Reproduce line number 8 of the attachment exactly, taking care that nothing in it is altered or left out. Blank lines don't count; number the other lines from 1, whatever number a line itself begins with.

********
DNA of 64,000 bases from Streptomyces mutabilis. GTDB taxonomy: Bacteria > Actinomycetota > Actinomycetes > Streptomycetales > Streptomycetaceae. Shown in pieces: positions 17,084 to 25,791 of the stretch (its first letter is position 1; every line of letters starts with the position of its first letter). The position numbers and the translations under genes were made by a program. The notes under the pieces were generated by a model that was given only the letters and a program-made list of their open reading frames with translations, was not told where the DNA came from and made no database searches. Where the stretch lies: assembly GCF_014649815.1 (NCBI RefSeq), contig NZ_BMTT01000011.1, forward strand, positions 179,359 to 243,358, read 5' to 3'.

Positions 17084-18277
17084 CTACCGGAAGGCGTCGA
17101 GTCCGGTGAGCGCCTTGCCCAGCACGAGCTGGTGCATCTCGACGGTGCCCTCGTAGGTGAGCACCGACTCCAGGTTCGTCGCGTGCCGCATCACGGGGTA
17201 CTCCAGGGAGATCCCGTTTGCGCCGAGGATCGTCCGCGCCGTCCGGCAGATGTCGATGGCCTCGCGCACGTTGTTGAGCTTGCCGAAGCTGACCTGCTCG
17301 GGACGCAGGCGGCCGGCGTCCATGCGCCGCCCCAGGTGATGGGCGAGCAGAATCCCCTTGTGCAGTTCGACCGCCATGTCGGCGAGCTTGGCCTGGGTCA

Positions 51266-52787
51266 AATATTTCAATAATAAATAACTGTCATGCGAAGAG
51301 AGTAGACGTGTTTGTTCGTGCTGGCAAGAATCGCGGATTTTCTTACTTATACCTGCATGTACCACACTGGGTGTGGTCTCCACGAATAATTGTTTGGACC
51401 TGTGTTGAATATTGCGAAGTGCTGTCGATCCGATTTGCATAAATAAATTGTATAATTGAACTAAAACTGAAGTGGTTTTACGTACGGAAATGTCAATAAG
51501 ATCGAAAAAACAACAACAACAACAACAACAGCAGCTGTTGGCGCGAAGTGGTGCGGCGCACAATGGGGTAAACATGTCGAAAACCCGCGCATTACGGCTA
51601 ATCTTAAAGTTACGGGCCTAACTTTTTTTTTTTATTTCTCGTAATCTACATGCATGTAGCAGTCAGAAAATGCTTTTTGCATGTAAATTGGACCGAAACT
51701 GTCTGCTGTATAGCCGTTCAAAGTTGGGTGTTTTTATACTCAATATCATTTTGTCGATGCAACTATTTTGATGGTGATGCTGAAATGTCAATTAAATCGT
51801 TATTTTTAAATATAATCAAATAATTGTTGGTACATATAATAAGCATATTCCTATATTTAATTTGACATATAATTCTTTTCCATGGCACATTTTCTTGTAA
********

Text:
51266 AATATTTCAATAATAAATAACTGTCATGCGAAGAG